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Bank lending standards abroad: Does home-country regulation and supervision matter? Steven Ongena Tilburg University Bank lending standards abroad: Does home-country regulation and supervision matter? Steven Ongena Tilburg University & CEPR Alexander Popov European Central Bank Gregory F. Udell Indiana University 1

Research question • Bank regulation/supervision at home bank behavior abroad? • In particular: do Research question • Bank regulation/supervision at home bank behavior abroad? • In particular: do lending standards (i. e. , bank risk-taking) vary • Increasingly relevant question in era of global banking groups 2

Research hypotheses • H 1: Subsidiary independently capitalized, behavior abroad orthogonal to homecountry rules Research hypotheses • H 1: Subsidiary independently capitalized, behavior abroad orthogonal to homecountry rules • No correlation between strictness of home-country rules and host-country lending standards • H 2: Stricter home-country regulation induce banks to act accordingly and conservatively abroad – Formal reasons (branch activity under home-country jurisdiction) – Type of business model employed – Behavioral reasons (act „as if at home“) • Positive correlation between strictness of home-country rules and host-country lending standards • H 3: Stricter home-country regulation can push banks to look for risk abroad – Make up for lack of risk taking in domestic markets • Negative correlation between strictness of home-country rules and host-country lending standards 3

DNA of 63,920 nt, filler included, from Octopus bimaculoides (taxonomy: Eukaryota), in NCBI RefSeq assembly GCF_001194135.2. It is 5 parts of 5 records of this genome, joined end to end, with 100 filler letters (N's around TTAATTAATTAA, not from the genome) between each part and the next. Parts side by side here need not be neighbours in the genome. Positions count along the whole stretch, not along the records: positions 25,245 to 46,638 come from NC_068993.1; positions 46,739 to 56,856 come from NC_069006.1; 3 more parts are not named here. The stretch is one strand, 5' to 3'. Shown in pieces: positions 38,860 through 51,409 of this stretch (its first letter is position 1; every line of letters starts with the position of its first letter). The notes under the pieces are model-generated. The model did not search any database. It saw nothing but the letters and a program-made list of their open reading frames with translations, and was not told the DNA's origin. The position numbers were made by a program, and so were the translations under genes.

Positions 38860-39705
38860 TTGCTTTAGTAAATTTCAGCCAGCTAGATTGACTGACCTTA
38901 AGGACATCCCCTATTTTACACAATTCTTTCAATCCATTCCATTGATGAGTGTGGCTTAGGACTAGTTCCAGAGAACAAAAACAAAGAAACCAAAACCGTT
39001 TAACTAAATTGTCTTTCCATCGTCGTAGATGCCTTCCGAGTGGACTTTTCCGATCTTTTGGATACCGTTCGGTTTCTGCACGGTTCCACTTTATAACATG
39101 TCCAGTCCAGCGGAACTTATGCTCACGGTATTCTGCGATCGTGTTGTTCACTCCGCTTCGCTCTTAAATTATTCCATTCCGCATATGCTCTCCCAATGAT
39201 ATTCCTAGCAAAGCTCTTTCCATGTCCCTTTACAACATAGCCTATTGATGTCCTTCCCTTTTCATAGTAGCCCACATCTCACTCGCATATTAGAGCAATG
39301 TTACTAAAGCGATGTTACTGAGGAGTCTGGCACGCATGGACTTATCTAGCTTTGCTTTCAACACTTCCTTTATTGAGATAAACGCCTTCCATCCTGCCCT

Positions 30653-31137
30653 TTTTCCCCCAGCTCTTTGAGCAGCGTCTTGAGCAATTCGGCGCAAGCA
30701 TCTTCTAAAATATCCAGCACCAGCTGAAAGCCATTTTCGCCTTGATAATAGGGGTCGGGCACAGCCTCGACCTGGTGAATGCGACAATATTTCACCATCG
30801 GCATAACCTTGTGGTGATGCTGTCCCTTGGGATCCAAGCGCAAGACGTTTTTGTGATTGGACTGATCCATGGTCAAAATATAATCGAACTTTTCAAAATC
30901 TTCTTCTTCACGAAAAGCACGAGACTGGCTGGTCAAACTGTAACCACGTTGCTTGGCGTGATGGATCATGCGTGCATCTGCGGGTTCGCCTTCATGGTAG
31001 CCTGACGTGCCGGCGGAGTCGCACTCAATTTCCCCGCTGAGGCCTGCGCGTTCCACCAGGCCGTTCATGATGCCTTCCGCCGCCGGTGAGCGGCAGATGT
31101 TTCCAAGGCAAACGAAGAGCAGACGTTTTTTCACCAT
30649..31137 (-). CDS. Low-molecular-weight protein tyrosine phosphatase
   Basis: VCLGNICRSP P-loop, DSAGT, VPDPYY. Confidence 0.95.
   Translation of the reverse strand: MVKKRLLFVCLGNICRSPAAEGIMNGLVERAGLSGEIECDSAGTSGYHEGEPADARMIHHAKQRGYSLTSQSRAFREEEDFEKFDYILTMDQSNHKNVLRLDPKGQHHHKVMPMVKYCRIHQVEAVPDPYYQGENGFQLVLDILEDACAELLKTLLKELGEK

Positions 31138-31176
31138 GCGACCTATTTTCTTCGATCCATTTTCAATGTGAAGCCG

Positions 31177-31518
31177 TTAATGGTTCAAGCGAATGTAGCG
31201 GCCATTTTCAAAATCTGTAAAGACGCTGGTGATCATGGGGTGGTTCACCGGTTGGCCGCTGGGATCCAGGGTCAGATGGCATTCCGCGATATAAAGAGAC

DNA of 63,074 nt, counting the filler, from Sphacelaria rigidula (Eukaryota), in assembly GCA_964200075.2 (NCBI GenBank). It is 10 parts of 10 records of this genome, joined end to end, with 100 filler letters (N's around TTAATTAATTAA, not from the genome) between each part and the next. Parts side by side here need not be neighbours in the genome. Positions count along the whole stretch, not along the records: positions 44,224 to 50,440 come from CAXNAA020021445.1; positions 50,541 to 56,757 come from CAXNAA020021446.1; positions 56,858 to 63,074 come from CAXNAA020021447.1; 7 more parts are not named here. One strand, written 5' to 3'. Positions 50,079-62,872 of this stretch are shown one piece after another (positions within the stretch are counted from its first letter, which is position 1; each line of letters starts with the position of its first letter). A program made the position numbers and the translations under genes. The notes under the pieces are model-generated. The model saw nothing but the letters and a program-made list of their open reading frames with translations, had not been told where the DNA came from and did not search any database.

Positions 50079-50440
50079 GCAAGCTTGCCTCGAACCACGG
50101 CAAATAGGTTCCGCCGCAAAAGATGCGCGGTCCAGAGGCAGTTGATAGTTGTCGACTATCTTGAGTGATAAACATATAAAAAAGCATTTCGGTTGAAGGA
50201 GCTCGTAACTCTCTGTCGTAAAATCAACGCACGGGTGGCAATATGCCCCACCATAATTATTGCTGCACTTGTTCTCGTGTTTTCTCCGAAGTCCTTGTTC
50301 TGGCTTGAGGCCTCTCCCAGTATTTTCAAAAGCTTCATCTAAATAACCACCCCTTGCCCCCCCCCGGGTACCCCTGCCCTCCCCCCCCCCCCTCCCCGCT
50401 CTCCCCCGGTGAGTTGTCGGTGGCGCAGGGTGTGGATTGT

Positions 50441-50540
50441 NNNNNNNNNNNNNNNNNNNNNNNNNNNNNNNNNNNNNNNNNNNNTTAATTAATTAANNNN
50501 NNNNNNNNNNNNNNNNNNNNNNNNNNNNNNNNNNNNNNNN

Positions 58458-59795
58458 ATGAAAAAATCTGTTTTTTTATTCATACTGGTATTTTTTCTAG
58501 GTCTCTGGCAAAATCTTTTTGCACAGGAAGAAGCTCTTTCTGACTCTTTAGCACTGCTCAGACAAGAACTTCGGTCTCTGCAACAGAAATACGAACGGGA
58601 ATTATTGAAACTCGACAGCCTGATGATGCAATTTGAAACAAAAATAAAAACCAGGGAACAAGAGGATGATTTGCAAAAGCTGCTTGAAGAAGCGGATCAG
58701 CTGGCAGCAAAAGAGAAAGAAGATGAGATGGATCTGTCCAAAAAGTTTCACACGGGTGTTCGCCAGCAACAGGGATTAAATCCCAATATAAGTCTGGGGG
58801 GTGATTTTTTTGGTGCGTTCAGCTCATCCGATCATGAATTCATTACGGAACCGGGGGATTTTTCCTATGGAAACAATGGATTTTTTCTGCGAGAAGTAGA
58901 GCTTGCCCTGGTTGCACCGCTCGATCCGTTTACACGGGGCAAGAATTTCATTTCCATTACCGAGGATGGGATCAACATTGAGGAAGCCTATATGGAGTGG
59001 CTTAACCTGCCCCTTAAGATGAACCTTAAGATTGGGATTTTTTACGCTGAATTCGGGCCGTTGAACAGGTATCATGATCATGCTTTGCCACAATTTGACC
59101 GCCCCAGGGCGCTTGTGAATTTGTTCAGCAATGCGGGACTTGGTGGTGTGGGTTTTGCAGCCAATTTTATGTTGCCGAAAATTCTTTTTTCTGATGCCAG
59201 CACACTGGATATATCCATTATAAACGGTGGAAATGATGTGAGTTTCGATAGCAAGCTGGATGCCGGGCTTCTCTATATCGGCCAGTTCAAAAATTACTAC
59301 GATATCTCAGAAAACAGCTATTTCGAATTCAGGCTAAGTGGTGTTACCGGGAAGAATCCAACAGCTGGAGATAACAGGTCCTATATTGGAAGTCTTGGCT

Research hypotheses • H 1: Subsidiary independently capitalized, behavior abroad orthogonal to homecountry rules Research hypotheses • H 1: Subsidiary independently capitalized, behavior abroad orthogonal to homecountry rules • No correlation between strictness of home-country rules and host-country lending standards • H 2: Stricter home-country regulation induce banks to act accordingly and conservatively abroad – Formal reasons (branch activity under home-country jurisdiction) – Type of business model employed – Behavioral reasons (act „as if at home“) • Positive correlation between strictness of home-country rules and host-country lending standards • H 3: Stricter home-country regulation can push banks to look for risk abroad – Make up for lack of risk taking in domestic markets • Negative correlation between strictness of home-country rules and host-country lending standards 4

Research hypotheses • H 1: Subsidiary independently capitalized, behavior abroad orthogonal to homecountry rules Research hypotheses • H 1: Subsidiary independently capitalized, behavior abroad orthogonal to homecountry rules • No correlation between strictness of home-country rules and host-country lending standards • H 2: Stricter home-country regulation induce banks to act accordingly and conservatively abroad – Formal reasons (branch activity under home-country jurisdiction) – Type of business model employed – Behavioral reasons (act „as if at home“) • Positive correlation between strictness of home-country rules and host-country lending standards • H 3: Stricter home-country regulation can push banks to look for risk abroad – Make up for lack of risk taking in domestic markets • Negative correlation between strictness of home-country rules and host-country lending standards 5